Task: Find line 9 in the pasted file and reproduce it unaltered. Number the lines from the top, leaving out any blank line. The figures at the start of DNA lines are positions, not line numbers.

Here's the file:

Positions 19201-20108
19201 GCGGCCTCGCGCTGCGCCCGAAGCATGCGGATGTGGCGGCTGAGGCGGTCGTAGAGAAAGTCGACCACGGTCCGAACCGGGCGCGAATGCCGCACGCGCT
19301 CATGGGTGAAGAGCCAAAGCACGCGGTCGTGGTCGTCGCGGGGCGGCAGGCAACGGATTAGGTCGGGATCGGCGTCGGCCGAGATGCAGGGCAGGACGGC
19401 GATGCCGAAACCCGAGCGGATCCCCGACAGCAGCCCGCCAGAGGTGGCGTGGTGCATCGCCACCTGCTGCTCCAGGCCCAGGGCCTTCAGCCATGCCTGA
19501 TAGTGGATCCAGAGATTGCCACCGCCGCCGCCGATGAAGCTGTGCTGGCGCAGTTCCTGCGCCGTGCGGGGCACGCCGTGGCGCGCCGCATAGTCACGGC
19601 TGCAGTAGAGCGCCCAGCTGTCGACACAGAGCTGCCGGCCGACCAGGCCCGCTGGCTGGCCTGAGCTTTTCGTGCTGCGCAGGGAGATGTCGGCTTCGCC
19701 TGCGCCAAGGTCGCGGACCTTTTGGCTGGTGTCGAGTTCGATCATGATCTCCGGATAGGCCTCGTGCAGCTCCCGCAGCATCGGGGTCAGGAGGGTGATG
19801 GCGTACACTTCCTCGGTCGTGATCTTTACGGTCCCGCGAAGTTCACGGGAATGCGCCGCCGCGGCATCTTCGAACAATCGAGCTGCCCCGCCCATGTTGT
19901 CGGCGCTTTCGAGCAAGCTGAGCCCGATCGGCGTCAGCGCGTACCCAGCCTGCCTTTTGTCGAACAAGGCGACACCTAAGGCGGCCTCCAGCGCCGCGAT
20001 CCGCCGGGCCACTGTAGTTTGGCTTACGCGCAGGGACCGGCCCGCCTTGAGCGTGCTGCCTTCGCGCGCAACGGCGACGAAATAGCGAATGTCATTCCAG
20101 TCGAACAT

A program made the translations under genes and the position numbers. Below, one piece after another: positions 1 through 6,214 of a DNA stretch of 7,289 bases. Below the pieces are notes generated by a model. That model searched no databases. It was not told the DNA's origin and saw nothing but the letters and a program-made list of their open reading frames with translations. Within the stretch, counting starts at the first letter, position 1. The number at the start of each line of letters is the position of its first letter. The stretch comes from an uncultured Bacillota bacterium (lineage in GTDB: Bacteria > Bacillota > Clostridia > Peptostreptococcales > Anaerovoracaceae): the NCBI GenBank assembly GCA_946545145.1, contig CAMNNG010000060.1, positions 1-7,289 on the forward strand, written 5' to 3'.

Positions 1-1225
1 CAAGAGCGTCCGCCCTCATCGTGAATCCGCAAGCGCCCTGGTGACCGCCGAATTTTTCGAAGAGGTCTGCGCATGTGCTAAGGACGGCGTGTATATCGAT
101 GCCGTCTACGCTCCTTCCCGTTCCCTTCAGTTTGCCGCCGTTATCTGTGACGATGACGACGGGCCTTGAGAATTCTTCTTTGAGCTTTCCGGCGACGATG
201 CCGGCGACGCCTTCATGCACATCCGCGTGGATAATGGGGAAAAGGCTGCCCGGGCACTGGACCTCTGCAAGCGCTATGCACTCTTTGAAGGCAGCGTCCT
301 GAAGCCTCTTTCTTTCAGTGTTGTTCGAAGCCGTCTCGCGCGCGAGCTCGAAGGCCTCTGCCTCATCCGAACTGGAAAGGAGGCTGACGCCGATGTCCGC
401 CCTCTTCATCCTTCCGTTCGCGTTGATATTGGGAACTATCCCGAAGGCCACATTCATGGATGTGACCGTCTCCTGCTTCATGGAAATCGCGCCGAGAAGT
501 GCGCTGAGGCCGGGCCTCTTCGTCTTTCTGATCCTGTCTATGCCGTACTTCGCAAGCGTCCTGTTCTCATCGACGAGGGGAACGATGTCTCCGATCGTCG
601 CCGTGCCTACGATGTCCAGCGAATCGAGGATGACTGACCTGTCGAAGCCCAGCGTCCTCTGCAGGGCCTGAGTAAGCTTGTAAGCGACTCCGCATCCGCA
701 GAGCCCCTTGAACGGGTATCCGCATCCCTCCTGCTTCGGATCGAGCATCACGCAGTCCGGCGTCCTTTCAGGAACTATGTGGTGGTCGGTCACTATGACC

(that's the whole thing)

19901 CGGCGCTTTCGAGCAAGCTGAGCCCGATCGGCGTCAGCGCGTACCCAGCCTGCCTTTTGTCGAACAAGGCGACACCTAAGGCGGCCTCCAGCGCCGCGAT